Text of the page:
Jessica J. Lee's memoir navigates the reflection of multiple nationalities and a very singular heartache within 52 German lakes.

Jessica J. Lee

Through the heat of summer to the frozen depths of winter, Lee traces her journey swimming through 52 lakes in a single year, swimming through fear and heartbreak to find her place in the world.

At the age of 28, Jessica Lee — Canadian, Chinese and British — finds herself in Berlin. Alone. Lonely, with lowered spirits thanks to some family history and a broken heart, she is ostensibly there to write a thesis. And although that is what she does daily, what increasingly occupies her is swimming. So she makes a decision that she believes will win her back her confidence and independence: she will swim 52 of the lakes around Berlin, no matter what the weather or season. She is aware that this particular landscape is not without its own ghosts and history.

This is the story of a beautiful obsession: of the thrill of a still, turquoise lake, of cracking the ice before submerging, of floating under blue skies, of tangled weeds and murkiness, of cool, fresh, spring swimming — of facing past fears of near-drowning, and of breaking free. When she completes her year of swimming, Jessica finds she has new strength — and she has also found friends and gained some understanding of how the landscape both haunts and holds us.

This book is for everyone who loves swimming, who wishes they could push themselves beyond caution, who understands the deep pleasure of using the body's strength, who knows what it is to abandon all thought… and float home to the surface. (From Hamish Hamilton)

Jessica J. Lee was the 2019 recipient of the RBC Taylor Prize Emerging Writer Award.

Why Jessica J. Lee wrote Turning

"I went into the swimming project — and the writing of the book — with very particular ideas in mind: that I'd exorcise some kind of pain and heartbreak, that I'd find my own sense of purpose. It was about three-quarters of the way through the lakes and the book when I realized that it was never going to be quite so simple. I could set out to swim, sure, but I couldn't control how it would make me feel.  When I visited Zeesener See, a lake I was hoping would eradicate the dregs of my sadness, I realized that releasing myself from these emotions wouldn't be that easy. Once I realized that, I started to accept how I felt and move forward with the writing with more lightness, and with some kindness to myself in the process."

I felt really scattered, and writingTurning gave me a way to draw these elements of my life together.- Jessica J. Lee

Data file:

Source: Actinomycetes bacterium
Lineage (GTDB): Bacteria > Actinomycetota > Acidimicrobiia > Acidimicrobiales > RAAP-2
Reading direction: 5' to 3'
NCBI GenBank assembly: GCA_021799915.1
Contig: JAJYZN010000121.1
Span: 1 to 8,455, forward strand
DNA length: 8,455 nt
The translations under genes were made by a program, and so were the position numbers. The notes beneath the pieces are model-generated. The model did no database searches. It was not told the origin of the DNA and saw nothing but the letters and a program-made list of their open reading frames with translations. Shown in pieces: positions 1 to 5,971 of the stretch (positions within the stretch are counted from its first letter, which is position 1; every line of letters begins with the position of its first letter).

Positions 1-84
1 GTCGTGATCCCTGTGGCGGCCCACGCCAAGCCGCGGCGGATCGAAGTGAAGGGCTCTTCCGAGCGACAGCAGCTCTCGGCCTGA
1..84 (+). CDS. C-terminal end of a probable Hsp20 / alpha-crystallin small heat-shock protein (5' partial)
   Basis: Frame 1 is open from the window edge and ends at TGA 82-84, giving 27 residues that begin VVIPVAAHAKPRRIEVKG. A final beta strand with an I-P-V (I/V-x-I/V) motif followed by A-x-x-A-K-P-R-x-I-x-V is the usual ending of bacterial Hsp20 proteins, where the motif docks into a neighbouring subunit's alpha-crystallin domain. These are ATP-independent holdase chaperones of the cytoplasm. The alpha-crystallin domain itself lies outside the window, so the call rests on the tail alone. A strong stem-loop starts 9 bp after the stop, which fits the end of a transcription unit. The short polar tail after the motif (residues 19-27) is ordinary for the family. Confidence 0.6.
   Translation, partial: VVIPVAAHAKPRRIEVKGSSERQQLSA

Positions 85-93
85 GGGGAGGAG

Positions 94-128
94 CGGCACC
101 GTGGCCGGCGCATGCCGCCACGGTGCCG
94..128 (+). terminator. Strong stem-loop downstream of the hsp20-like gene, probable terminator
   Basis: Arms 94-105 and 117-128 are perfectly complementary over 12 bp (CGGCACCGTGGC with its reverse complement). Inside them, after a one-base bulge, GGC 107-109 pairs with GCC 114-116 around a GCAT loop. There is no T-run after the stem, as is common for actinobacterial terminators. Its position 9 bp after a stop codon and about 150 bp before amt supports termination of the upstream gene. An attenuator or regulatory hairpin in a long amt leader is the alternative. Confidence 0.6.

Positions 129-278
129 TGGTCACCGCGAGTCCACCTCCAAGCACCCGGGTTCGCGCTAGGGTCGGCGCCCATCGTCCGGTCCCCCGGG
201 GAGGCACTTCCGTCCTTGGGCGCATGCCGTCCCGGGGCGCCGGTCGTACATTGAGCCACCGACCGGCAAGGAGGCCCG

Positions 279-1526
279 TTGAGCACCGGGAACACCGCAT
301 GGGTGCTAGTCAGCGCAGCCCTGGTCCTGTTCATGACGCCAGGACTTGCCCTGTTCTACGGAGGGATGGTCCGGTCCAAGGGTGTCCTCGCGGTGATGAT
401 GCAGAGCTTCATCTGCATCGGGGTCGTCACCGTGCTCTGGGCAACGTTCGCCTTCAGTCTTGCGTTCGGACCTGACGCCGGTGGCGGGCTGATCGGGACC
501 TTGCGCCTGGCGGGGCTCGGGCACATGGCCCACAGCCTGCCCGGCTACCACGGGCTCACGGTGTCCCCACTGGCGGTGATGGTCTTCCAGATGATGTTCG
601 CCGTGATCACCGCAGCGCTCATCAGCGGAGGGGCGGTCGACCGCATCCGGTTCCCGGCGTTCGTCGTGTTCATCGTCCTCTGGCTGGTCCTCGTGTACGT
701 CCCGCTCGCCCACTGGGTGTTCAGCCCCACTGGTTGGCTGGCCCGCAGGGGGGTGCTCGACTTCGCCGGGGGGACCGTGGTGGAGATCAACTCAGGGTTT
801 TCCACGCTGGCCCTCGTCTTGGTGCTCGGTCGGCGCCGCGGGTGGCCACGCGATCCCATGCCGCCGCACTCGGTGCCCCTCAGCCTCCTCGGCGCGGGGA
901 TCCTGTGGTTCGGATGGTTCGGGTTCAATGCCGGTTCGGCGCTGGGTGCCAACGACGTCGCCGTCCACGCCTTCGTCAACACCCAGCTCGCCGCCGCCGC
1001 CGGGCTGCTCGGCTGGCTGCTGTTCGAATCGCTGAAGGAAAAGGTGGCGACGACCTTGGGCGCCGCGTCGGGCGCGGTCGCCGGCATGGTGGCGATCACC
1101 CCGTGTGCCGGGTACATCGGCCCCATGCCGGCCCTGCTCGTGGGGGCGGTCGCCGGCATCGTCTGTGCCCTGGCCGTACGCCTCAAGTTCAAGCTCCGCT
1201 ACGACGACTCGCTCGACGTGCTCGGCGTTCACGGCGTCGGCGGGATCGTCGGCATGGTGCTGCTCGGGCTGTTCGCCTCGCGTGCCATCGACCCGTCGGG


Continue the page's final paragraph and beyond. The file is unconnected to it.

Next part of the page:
"A desire for sense of belonging — or a sense of home — was underlying so many of my motivations for writing the book. I'm half-Chinese, half-Welsh, raised in Canada by immigrant parents, so in a way questions about home and belonging were very important to me, but the year I wrote Turning I had moved between Toronto, London, and Berlin and had lived in about five different apartments, all while trying to finish my PhD thesis. I felt really scattered, and writing Turning gave me a way to draw these elements of my life together."

Read more in Jessica J. Lee's interview with CBC Books.

From the book

A swimmer can sense the turning of the lake. There's a moment in the season when the water changes. It isn't something you can see, it's something you can feel. In spring, the winter ice melts, and the warm and cold of the lake intermingle, flowing together. In summer, as the lake grows warm, a green froth of algae caps the surface of the water, and when it cools again in autumn, the green disappears. The air thins. The leaves flash red and gold. And the water 'turns'.

You come to know the  consistent  cool  of  spring  and the stagnant warmth at the top of a summer lake. When the water clears in the autumn, you can feel it: the lake feels cleaner on your arms, less like velvet and more like cut glass. And then winter comes, sharper than ever. Swimming year-round means greeting the lake's changes.

There is an English expression for the lake's changes: the 'breaking of the meres'. It describes the point in late summer  when  shallow  lakes  —  meres  —  turn  a  turbid blue-green, algae breaking atop the surface like yeast froths on beer. The Germans also have a word for the green of summer: umkippen. It describes the point when the water has turned to slick green, fizzling with iridescent algae.

From Turning by Jessica J. Lee ©2017. Published by Hamish Hamilton. 

Interviews with Jessica J. Lee